Behind her, the panting dog slowed to a trot, then a walk, then to a wandering snuffle as he nosed around a telephone pole, some tree trunks and flowerbeds and white-painted fencing. Reaching the alleyway, he stopped for a moment then trotted forward to sniff curiously and suspiciously about a tall blue box. He circled it quickly, and was just settling into a longer, deeper investigation of the interesting and unusual scents when someone grabbed his collar.
"Ribsy!" A small girl with short brown hair exclaimed as she wrapped an arm about the dog's neck. "What are you doing here? Where's Henry?" she asked. Ribsy whacked a tail hopefully at the sound of his young master's name and sat, waiting for the girl to let go. Long experience with her had taught him patience was the only way to deal with this particular girl; Ramona Quimby was a very determined five-year old.
She was looking up at the blue box now with wide eyes. "A fort!" she said in great admiration. It looked like it had been made from one of those big wooden crates, like Mr. and Mrs. Kemp had their new furnace come in the previous summer, and it was even painted blue which was one of her very favorite colours after brown and pink and yellow and orange. The door was cracked open. She looked down at the spotted mutt that was still waiting for her to release his neck. "You want to see what's in there, Ribsy? You do, don't you. You want to go in. You don't have to be 'fraid, I'll go with you," she declared.
Pushing the door a little further open, she went in, dragging the reluctant dog with her by his collar. His toenails squeaked and clicked as he tried to back up, sliding across the smooth floor inside with a small anxious whine.
"Oooo!" Ramona said in wonder. What a fort! Why, it was bigger than Grandpa's camper he used for fishing trips, and it smelled nicer too. She lifted her nose and sniffed, encouraging the dog to do likewise. After a snootful of the unusual air, even Ribsy apparently thought it worth a few moments of investigation; a moment of indecision was quickly passed and soon his nose was sniffing busily all around the edges of the big room with its swiss-cheese walls, though he still kept one eye on Ramona.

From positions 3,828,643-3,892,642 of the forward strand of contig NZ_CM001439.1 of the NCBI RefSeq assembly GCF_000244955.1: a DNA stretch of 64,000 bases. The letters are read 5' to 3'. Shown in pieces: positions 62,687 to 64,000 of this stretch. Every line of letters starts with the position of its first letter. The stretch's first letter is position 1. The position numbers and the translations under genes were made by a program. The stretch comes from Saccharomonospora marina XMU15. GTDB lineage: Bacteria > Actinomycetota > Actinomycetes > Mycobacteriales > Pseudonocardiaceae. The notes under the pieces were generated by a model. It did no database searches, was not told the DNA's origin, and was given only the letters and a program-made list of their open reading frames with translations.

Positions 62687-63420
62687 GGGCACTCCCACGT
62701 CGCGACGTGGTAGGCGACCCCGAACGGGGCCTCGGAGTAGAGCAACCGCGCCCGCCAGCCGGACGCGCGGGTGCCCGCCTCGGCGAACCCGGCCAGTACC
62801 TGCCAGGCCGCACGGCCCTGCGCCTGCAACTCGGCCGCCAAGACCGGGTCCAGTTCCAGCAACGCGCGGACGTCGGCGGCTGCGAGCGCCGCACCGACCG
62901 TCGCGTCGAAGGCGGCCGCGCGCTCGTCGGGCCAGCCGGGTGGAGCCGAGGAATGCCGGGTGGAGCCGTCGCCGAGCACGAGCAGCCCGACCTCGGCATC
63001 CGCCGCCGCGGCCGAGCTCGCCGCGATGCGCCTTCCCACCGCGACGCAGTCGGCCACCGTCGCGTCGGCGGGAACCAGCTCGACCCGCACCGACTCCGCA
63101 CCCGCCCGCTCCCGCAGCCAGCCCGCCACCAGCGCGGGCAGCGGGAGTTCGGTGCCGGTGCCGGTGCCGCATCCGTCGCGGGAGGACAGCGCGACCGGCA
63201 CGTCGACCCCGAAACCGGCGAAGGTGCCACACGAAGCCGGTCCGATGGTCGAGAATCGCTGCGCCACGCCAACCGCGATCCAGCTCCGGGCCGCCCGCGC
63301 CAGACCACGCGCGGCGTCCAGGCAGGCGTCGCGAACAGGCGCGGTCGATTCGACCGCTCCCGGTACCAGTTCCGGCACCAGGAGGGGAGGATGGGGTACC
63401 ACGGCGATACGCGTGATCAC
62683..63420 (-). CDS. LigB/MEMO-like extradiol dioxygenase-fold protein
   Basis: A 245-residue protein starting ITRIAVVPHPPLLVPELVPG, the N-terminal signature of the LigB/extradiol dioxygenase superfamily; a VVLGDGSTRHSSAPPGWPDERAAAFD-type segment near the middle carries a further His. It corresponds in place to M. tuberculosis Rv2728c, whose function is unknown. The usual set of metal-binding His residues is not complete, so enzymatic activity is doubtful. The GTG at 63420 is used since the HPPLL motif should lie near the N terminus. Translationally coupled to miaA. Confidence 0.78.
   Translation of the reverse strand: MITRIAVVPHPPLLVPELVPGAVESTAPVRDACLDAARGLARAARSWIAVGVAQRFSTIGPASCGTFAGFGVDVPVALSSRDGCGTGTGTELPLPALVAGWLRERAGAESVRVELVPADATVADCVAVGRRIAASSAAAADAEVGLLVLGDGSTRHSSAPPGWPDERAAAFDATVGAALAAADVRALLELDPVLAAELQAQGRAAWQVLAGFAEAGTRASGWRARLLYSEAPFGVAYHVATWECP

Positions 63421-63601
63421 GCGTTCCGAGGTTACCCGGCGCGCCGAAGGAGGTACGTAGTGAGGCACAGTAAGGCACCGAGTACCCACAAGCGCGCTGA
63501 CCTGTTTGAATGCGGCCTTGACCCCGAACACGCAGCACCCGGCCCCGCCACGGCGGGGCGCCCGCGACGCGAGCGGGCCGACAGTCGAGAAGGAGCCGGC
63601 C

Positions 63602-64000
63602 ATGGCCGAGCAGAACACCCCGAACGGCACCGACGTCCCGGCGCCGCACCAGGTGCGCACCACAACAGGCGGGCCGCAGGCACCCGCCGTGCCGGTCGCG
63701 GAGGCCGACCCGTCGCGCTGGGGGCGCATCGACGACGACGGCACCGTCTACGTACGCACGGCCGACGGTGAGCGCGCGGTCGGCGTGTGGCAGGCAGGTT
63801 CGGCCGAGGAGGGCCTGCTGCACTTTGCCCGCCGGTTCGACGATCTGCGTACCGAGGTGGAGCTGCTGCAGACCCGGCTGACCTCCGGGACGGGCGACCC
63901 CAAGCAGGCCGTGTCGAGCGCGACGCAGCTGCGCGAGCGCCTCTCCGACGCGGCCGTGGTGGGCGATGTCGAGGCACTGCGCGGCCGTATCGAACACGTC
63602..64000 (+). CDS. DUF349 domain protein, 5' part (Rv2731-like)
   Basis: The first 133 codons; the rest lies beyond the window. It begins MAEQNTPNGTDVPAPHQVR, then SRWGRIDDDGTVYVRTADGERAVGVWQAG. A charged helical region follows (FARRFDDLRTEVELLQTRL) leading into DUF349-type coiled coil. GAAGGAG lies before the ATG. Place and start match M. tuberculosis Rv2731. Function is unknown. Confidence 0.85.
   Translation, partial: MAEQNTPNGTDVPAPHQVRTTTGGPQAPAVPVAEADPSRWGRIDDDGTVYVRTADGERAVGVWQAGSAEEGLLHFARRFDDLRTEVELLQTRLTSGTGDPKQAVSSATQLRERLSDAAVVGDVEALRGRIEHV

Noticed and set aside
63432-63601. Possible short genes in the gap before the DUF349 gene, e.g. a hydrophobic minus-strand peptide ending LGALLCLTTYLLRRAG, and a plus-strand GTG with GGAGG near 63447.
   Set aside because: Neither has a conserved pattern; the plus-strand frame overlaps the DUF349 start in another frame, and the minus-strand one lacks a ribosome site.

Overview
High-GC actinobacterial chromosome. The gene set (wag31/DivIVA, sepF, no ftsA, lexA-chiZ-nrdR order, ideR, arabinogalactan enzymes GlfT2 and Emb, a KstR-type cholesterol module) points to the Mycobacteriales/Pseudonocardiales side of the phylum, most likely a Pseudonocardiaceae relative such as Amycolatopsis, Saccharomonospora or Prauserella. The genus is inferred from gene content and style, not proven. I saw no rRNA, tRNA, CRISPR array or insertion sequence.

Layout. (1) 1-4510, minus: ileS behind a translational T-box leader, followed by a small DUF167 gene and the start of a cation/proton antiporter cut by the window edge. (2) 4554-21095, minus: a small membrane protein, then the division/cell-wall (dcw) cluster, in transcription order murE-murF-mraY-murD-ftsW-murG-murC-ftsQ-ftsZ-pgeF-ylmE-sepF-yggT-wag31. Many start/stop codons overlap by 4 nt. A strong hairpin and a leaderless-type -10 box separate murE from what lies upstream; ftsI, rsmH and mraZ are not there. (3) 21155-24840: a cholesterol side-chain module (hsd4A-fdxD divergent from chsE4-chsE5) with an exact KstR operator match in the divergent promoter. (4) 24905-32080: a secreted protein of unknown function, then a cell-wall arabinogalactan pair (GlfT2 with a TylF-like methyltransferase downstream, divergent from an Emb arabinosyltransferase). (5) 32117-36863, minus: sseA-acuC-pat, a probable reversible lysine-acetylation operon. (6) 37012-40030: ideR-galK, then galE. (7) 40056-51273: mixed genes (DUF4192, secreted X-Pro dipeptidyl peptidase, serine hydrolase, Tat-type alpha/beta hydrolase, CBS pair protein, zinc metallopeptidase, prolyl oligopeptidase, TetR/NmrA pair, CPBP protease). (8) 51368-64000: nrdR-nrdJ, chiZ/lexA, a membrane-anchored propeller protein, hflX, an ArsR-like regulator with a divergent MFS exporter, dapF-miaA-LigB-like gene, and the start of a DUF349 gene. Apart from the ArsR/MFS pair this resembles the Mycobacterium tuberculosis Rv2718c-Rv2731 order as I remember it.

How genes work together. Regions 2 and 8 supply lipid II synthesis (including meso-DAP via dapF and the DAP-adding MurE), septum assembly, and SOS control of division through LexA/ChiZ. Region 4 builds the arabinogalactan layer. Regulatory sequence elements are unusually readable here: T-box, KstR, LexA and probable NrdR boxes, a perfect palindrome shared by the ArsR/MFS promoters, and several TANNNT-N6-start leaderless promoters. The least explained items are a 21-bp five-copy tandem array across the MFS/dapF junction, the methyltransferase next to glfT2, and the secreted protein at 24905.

She was looking up curiously at the strange table in the center of the room, a round one with knobs and buttons all over it. Politely folding her fingers behind her back as she'd so often been told by Beezus, her parents, her teachers and well, everybody, Ramona stood on tip-toe to see it better. They were all kinds of colours and shapes and some of them had little symbols and numbers and words on them. She looked around. There wasn't anyone watching, so she slowly unfolded her fingers. Why did so much of the world want her to always keep her fingers behind her back anyway? Grown-ups didn't. In a small defiance, she lifted her hands up but couldn't quite work up the courage to actually touch any of the bright and interesting controls. Well, maybe just one. She gently poked one with a pinky finger, just because she could. Nothing happened.
Growing slightly bolder, she poked another one, not noticing that Ribsy's head went up, his ears cocking at the sight of the door swinging the rest of the way shut.
Ramona circled the console table once more then, noticing the hallway leading off to one side, went to stick her head in it. More swiss-cheese walls. "This is a really big fort," she told the dog. "Come on, Ribsy!"
Ribsy gave a small wag at the sound of his name and agreeably headed off down the hallway, toenails clicking. Ramona followed.
It was only a few minutes later that the Doctor, reemerged from his lower-level repairs, coming back out into the hallway with a small part in his hand that he fiddled with as he walked. "Romana?" he called as he came back into the console room. "I think I've a good temporary patch for the…" He stopped. There was no sign of her and no answer. While he was sure he'd heard someone down the hallway, there was no sign of a newspaper, though she'd closed the door. He prodded the coat rack just to be sure she wasn't hiding and then with a shrug, screwed the piece he'd brought into place and tapped in a few coordinates to send his ship back into the waiting Vortex.